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Planchonia careya



Botanical Name

Planchonia careya (F.Muell.) R.Knuth

Knuth, R. (1939) Das Pflanzenreich Heft 105(1): 56. Type: ?.


Barringtonia australis Ewart & O.B.Davies, The Flora of the Northern Territory: 199(1917), Type: ?. Careya australis (Benth.) F.Muell., Systematic Census of Australian Plants: 60(1883), Type: ?. Barringtonia careya F.Muell., Fragmenta Phytographiae Australiae 5: 183(1865), Type: Between the Victoria River & Keppel Bay, F. Mueller s.n.. Planchonia crenata Miers, Transactions of the Linnean Society of London, Botany ser. 2, 1: 91(1875), Type: Cape Grafton, J. Banks & D. Solander; syn: BM; Carpentaria, R. Brown; syn: BM; Darwin, R. Schomburck 347; syn: K; Victoria R., F. Mue Cumbia australis Britten, Illustrations of the Botany of Captain Cook's Voyage Round the World 2: t. 1(1901), Type: Cape Grafton, J. Banks & D. Solander; holo: BM. Careya arborea var. australis Benth., Flora Australiensis 3: 289(1867), Type: N. Australia. Brunswick Bay, N.W. coast, A. Cunningham; plains at the mouth of the Victoria river, F. Mueller; Islands of the Gulf of Carpentaria. Barringtonia arborea (Roxb.) F.Muell., Fragmenta Phytographiae Australiae 5: 184(1865), Type: ?. Careya arborea Roxb., Plants of the Coast of Coromandel 3: 14(1820), Type: A native of the valleys amongst the mountains of the Northern Circars, as well as various other mountainous parts of India.

Common name

Cocky Apple; Cockatoo Apple; Billy Goat Plum; Apple, Cocky; Apple, Cockatoo; Plum, Billy Goat


Deciduous tree 4-15 m tall. Bark up to 2 cm thick, suberose, fissured, grey-brown to black.


Papery (papyraceous), glabrous, discolorous, glossy above, dull on lower surface, aging red; obovate to broadly ovate, the smallest leaves spathulate, 50-120 x 28-76 mm; apex emarginate to bluntly acuminate, tip obtuse; finely crenulate or sometimes almost entuire; base long attenuate; midrib flat above; lateral nerves in 9-12 pairs, forming indistinct loops inside the blade margin, angled at 60 degress to midrib; petiole 6-32 mm long.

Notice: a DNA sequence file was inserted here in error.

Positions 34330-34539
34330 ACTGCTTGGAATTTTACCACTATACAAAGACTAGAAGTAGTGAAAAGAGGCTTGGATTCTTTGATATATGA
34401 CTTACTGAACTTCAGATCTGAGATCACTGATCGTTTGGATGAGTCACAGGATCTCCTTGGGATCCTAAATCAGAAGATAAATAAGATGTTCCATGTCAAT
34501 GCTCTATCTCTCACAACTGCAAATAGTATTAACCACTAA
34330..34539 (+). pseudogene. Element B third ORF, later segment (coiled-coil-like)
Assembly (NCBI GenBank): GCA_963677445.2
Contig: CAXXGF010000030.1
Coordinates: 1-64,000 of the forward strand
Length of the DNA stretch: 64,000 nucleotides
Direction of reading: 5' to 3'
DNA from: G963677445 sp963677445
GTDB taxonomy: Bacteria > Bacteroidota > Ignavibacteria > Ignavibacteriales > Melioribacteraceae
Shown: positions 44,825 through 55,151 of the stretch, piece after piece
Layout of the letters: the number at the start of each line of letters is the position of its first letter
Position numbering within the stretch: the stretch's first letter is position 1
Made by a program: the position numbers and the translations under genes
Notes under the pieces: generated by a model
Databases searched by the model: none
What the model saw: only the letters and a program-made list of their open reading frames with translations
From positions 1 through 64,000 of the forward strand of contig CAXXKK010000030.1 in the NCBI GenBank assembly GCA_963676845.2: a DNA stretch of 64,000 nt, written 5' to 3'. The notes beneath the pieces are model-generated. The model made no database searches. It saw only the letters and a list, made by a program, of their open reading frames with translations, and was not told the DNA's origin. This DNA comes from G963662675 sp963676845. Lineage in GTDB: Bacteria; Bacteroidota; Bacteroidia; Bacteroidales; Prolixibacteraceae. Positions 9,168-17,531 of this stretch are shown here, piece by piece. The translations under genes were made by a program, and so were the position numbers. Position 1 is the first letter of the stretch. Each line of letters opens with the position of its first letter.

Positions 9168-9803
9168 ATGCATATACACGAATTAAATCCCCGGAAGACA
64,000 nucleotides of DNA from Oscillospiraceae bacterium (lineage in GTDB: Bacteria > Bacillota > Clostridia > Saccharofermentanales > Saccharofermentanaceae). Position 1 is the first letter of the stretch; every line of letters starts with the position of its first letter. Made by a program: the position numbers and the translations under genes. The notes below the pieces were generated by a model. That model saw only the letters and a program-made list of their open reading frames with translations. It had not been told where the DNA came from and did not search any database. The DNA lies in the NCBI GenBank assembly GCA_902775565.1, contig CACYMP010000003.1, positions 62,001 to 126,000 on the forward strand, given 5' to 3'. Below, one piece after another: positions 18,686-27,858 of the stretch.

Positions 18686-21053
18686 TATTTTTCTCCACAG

Racemes with few, large flowers; pedicels puberulous, 5-20 mm long. Calyx tube green, 7-15 mm long; largest lobes 6-11 x 4-8 mm, the smallest 4-6 x 3-4.5 mm. Petals white, pink at the base, greenish on the back, 15-32 x 6-14 mm. Staminal tube 4-11 mm long; filaments ca. (90)120-170 per flower, 25-45 mm long. Style 35-70 mm long.


Fruits +/- ovoid to ellipsoid, smooth, about 50-96 mm long (including calyx lobes) x 18-37 mmw ide, calyx persistent. Seeds flat, about 5 x 4 mm, brown, embedded in a fibrous mesocarp.


Cotyledons linear-elliptic, about 5-15 mm long. At the tenth leaf stage: leaves +/- obovate, apex obtuse, base attenuate, margin crenate and undulate, leaf blade about 50-70 x 20-30 mm; midrib raised on the upper surface; stipules small and inconspicuous; petiole narrowly winged, the wings extending down the stem to the next leaf. Hypocotyl swollen, +/- carrot-like (Daucus carota).

Distribution and Ecology

Occurs in WA, NT, CYP, NEQ and southwards as far as coastal central Queensland. Altitudinal range from sea level to 600 m. Grows mainly in open forest but also found on the margins of rain forest and in monsoon forest. Also occurs in New Guinea.

Natural History

The bark of this species is a well known fish poison in North East Queensland.

Food plant for the larval stages of the Copper Jewel and Common Tit Butterfly. Common & Waterhouse (1981).

This species has been used as a fish poison. It may also have medicinal properties. The fruit has been reported as edible. (

The bark of this tree contains saponin, a chemical which makes a soap-like froth when boiled in, or shaken with, water. Cribb (1981).









Shrub (woody or herbaceous, 1-6 m tall)




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